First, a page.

The Lord's Supper
10.31.15 Sorry I missed my blog last night but Ernest and I decided to turn in early and it felt good to get the extra sleep. Today @ Church we took part in the Lord's supper and I would like to talk a little bit about that today.
Communion uses bread as a symbol for Jesus’ body and wine or a lot of Churches use grape juice as a symbol for His blood. Yes, it sounds strange. But why do Christians talk about eating Jesus’ body and drinking His blood?
Jesus started the tradition of communion. He instructed His followers to use bread and wine to remember the sacrifice He was going to make when He died for our sins on the cross (1 Corinthians 11:23-26).
Jesus called Himself “the bread of life,” which means that we’re nourished by Him, we survive because of Him, and He satisfies us when everything else leaves us empty (John 6:48-51). There’s a connection between our nearness to Jesus, believing in Him, and being fulfilled by Him (John 6:35).
The early Church celebrated Jesus by taking communion, sometimes every day (Acts 2:42-46). They saw that every time they gathered around a table to eat and drink, it was a chance to recognize Jesus and thank God for all He’s done.
Taking communion doesn’t make you a Christian. It doesn’t save your soul or get you to heaven. God actually warns us about taking communion without considering what it means and why we’re doing it. The intent is not for us to mindlessly perform a ritual, but to intentionally set aside time to remember what Jesus has done and why He did it (1 Corinthians 11:27-31).
Charles Stanley said: Jesus’ last meal with His disciples took place during the celebration of Passover. Giving them bread, He said, “Take, eat; this is My body.” Next, offering wine from a shared cup, He told them, “Drink from it, all of you; for this is My blood of the covenant, which is poured out for many for forgiveness of sins” (Matthew 26:26-28). Believers today observe the Lord’s Supper as a symbol of cleansing, consecration, and communion.
Jesus’ blood cleanses us of sin. Starting with Adam and Eve, God required a blood sacrifice to cover transgressions (Genesis 3:21; Leviticus 17:11). But this was just a temporary solution, as the next offense required another sacrifice. Jesus was God’s permanent answer to the problem: He took upon Himself all sin - past, present, and future - and died to pay the full penalty.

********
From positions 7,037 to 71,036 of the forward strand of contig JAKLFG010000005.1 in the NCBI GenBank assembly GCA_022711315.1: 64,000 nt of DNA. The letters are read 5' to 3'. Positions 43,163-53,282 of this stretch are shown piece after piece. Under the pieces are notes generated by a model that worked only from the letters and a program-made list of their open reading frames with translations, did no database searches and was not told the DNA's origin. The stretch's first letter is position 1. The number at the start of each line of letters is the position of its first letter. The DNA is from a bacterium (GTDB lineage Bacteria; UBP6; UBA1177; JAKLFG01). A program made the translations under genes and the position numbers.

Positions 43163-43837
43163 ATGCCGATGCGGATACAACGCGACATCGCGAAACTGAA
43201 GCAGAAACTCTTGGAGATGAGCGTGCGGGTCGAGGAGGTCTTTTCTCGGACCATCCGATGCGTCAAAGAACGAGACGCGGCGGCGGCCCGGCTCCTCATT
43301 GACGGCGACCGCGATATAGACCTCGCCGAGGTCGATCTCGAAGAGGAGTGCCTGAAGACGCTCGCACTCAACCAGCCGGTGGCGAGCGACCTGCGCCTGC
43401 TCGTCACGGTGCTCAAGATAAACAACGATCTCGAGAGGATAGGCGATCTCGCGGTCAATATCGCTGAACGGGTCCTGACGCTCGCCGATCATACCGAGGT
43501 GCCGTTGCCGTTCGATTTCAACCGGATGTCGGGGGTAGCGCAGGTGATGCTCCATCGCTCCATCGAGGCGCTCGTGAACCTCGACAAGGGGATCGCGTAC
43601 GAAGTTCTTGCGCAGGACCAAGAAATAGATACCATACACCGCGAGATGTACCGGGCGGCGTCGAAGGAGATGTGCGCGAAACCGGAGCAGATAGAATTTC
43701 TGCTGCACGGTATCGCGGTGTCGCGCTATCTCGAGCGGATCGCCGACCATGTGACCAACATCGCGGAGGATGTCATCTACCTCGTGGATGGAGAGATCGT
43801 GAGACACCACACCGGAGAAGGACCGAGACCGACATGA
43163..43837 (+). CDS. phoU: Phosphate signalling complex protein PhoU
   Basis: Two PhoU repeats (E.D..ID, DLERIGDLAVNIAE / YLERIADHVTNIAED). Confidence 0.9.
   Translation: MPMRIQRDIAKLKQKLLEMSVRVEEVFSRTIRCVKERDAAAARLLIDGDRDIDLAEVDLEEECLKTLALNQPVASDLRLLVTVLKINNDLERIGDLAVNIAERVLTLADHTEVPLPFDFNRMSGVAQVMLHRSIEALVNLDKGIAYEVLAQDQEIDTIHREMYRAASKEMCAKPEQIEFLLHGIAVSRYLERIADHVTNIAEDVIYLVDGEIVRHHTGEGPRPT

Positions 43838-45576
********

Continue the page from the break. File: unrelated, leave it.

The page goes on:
When a believer receives salvation, he is consecrated - or set apart to the Lord. His sin is forgiven, and he receives eternal life as well as the indwelling Holy Spirit. But if he at times forgets that he belongs to the Lord, he may give in to temptation. The bread and the cup provide an opportunity to remember what the Father expects of His children and to renew one’s commitment to obey.
The Lord’s Supper is also a time to be in communion. We are connected not only with the Lord who saved us but also with past and present believers. Among members of God’s family, we find comfort and support, just as the disciples and the early church did.
The Lord’s Supper is a good time to stop and recall what Jesus has given us. Partake solemnly and gratefully.
So the next time you partake of the Lord's Supper take a minute and think about what the meaning is.
God I think You for giving Your Son so that I may live. I can't even imagine how that could've been for You to do that. I know for a fact I could never give up 1 of my kids for someone else. I wish I could say I could do that but I know for a fact besides for You my kids and husband are my life. Lord please be with my facebook family and friends and know I love You. I ask these things in Jesus Name Amen.